In Juni 2023, a facsimile of the Flora Batava was published. In addition to all 2240 original plates, this reissue in one volume also contains 100 new stories from plant connoisseurs and admirers. Several WUR employees have contributed to this publication. The wide variety of themes and insights illustrates the continuing importance of a publication such as the Flora Batava, a publication that tells something about biodiversity, biogeography, but also about species, about art history, the use of plants then and now…

In short, it forms the basis for a colourful group of stories that deal with various subjects, but all have one factor in common: the love of plants.

This part of the online exhibition highlights the contribution of several WUR employees to the Flora Batava. We show the plants they wrote their story about and also included some Special Collections material that they used for their contributions.

The following employees from WUR (in alphabetical order) contributed to the reissue of the Flora Batava

Tinde van Andel, Professor Biosystematics wrote about Cochlearia officinalis (common scurvygrass)

Click the thumbnail to read ‘Vergeten groente van de brakke grond’ (in Dutch). Contribution of Tinde van Andel about Cochlearia officinalis (common scurvygrass)

Cochlearia officinalis (common scurvygrass)

Anneke Groen, curator at the WUR Library-Special Collections wrote about Lamium album (white dead-nettle) and Beta vulgaris subsp. Maritima (sea beet)

Click the thumbnail to read ‘Was getekend… Anton Weiss’ (in Dutch). Contribution of Anneke Groen about Lamium album (white dead-nettle).

Lamium album (white dead-nettle)

Click the thumbnail to read ‘Onontbeerlijk voor toekomstige inzichten’ (in Dutch). Contribution of Anneke Groen about Beta vulgaris subsp. Maritima (sea beet)

Beta vulgaris subsp. Maritima (sea beet)

Liesbeth Missel, former curator of Special Collections wrote about the Fritillaria meleagris (fritillaria) and Vinca minor (common periwinkle)

Click the thumbnail to read ‘Dobbelbloembekers en de Goudse tulpenslacht’ (in Dutch). Contribution of Liesbeth Missel about Fritillaria meleagris (fritillaria)

Fritillaria meleagris (fritillaria)

Click the thumbnail to read ‘Palmen voor kleine maagden’ (in Dutch). Contribution of Liesbeth Missel about Vinca minor (common periwinkle)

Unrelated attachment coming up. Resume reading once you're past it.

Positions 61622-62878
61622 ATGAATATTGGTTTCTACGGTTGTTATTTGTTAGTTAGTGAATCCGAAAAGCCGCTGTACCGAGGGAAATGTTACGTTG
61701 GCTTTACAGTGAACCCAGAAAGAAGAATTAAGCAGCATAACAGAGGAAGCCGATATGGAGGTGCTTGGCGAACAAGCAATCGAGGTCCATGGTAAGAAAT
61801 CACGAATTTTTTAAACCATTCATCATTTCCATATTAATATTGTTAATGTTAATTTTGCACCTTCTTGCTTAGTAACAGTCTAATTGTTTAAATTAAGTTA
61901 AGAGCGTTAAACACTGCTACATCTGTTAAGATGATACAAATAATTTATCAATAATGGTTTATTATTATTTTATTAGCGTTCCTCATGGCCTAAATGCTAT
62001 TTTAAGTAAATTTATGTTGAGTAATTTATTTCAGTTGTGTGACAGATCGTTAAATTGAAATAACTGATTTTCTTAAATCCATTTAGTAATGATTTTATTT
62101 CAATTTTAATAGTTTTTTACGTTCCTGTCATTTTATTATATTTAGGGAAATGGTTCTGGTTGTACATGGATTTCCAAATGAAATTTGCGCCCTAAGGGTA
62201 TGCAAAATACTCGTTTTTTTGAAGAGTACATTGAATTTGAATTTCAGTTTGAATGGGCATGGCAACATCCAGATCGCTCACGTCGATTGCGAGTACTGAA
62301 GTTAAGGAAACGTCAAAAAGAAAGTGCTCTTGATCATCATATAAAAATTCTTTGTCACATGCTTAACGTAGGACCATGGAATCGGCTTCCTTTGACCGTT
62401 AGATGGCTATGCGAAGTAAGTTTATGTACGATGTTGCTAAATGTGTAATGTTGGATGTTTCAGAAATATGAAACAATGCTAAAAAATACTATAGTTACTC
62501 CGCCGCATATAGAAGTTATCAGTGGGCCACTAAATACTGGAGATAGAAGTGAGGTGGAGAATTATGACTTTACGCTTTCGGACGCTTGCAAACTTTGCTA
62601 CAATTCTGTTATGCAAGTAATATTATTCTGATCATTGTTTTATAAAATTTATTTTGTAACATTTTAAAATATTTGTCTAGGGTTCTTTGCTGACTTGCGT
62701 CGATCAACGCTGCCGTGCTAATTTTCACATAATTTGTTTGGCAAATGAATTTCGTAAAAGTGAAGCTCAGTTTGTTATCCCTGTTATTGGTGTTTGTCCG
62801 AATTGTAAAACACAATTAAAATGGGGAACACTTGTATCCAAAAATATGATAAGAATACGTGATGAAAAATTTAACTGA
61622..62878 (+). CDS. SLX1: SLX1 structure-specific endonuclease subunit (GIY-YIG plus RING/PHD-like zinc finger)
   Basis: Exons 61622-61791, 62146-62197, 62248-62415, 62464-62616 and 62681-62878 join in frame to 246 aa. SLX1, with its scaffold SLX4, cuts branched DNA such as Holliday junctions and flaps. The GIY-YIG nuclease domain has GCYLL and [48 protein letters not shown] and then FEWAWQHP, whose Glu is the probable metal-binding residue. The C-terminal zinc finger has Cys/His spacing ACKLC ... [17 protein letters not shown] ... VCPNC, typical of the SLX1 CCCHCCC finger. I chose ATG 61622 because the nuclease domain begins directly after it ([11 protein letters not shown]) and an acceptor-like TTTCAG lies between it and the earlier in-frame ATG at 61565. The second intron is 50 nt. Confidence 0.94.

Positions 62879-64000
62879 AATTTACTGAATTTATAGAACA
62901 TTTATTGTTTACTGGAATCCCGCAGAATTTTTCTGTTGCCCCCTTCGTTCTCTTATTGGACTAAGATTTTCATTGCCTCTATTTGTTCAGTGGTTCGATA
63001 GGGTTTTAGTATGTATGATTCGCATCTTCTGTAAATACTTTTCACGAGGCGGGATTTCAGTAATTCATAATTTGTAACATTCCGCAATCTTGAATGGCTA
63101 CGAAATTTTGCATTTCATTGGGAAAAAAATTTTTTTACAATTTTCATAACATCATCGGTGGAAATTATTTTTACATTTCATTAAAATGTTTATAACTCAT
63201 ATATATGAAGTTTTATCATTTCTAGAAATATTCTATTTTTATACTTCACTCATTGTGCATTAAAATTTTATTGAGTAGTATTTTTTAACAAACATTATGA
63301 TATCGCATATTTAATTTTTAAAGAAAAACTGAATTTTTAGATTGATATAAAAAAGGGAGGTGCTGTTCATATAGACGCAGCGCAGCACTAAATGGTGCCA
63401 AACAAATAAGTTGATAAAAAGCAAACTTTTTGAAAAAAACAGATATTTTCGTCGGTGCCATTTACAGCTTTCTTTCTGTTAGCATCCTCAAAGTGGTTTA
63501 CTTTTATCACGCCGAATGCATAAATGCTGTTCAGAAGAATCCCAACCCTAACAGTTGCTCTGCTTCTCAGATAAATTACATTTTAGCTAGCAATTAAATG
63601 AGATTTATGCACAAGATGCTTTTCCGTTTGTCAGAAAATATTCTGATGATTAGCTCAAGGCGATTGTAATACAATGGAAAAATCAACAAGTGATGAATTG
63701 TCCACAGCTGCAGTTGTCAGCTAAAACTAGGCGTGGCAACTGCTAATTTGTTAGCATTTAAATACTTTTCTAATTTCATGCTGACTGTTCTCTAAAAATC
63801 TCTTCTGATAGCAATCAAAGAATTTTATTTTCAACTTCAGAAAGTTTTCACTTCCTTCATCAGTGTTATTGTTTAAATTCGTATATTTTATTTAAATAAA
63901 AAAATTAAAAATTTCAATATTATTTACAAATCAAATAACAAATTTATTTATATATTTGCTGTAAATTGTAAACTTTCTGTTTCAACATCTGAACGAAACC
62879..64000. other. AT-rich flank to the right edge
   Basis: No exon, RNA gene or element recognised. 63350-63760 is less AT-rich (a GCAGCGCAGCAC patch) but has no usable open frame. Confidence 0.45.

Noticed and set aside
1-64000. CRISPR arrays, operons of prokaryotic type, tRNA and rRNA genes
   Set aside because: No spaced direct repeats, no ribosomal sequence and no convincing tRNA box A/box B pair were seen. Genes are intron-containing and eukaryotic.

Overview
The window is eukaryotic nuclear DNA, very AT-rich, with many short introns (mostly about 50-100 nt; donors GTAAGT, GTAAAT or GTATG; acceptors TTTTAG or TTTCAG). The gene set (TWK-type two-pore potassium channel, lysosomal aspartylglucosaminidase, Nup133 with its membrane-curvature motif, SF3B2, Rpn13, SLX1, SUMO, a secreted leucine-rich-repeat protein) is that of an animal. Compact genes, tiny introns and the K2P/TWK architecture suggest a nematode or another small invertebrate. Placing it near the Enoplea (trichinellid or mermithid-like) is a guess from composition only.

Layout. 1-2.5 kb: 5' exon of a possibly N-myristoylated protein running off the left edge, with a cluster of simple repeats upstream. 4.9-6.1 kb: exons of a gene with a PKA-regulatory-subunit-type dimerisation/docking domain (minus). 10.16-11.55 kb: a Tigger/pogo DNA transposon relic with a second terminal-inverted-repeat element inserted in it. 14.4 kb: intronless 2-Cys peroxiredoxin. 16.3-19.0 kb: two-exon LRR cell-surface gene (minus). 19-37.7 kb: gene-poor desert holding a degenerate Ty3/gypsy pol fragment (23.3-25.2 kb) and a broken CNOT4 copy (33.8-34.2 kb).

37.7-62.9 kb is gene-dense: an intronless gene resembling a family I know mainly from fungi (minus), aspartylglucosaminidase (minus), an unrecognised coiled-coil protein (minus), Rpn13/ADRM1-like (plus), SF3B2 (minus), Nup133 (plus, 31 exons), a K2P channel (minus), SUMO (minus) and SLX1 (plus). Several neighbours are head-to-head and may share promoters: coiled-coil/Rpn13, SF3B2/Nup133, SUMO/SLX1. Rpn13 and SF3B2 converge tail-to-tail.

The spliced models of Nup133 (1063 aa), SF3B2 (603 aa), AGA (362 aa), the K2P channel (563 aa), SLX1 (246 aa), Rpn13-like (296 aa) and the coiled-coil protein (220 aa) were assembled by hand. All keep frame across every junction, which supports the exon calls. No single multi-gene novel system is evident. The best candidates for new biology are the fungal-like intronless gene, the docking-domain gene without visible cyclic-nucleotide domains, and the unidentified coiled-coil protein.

Vinca minor (common periwinkle)

Liesje Mommer, Professor Plant Ecology and Nature Conservation wrote about the Leucanthemum vulgare (oxeye daisy)

Click the thumbnail to read ‘Ik zie, ik zie… wat jij niet ziet’ (in Dutch). Contribution of Liesje Mommer about Leucanthemum vulgare (oxeye daisy)

Leucanthemum vulgare (oxeye daisy)

José van Paassen, researcher in Plant Ecology and Nature Conservation wrote about Senecio jacobaea (common ragwort), Hylocomium splendens (mountain fern moss) and Carex pilulifera (pill sedge)

Click the thumbnail to read ‘Een kwestie van smaak’ (in Dutch). Contribution of José van Paassen about Senecio jacobaea (common ragwort)

Senecio jacobaea (common ragwort)

Click the thumbnail to read ‘De echte dr. mos’ (in Dutch). Contribution of José van Paassen about Hylocomium splendens (mountain fern moss)

Hylocomium splendens (mountain fern moss)

Click the thumbnail to read ‘De zwakheid der halmen’ (in Dutch). Contribution of José van Paassen about Carex pilulifera (pill sedge)

Carex pilulifera (pill sedge)

Joop Schaminee, Professor Vegetation Ecology, wrote about Lilium bulbiferum subsp. Croceum (orange lily) and Agrostemma githago (common corn-cockle)

Click the thumbnail to read ‘Aan de voet van de hemelpoort’ (in Dutch). Contribution of Joop Schaminee about Lilium bulbiferum subsp. Croceum (orange lily)

Lilium bulbiferum subsp. Croceum (orange lily)

Click the thumbnail to read ‘Akkervlam van weleer’ (in Dutch). Contribution of Joop Schaminee about Agrostemma githago (common corn-cockle)

Agrostemma githago (common corn-cockle)

Anastasia Stefanaki, researcher at the Department of Plant Sciences, Group Biosystematics wrote about Tulipa sylvestris (wild tulip)

Click the thumbnail to read ‘Een mediterrane stinzenkoningin’ (in Dutch). Contribution of Anastasia Stefanaki about Tulipa sylvestris (wild tulip)

Tulipa sylvestris (wild tulip)

Nils van Rooijen, researcher Vegetation, Forest and Landscape Ecology, wrote about Teucrium montanum (mountain germander).

Click the thumbnail to read ‘Op de rand van de afgrond’ (in Dutch). Contribution of Nils van Rooijen about Teucrium montanum (mountain germander)

Teucrium montanum (mountain germander)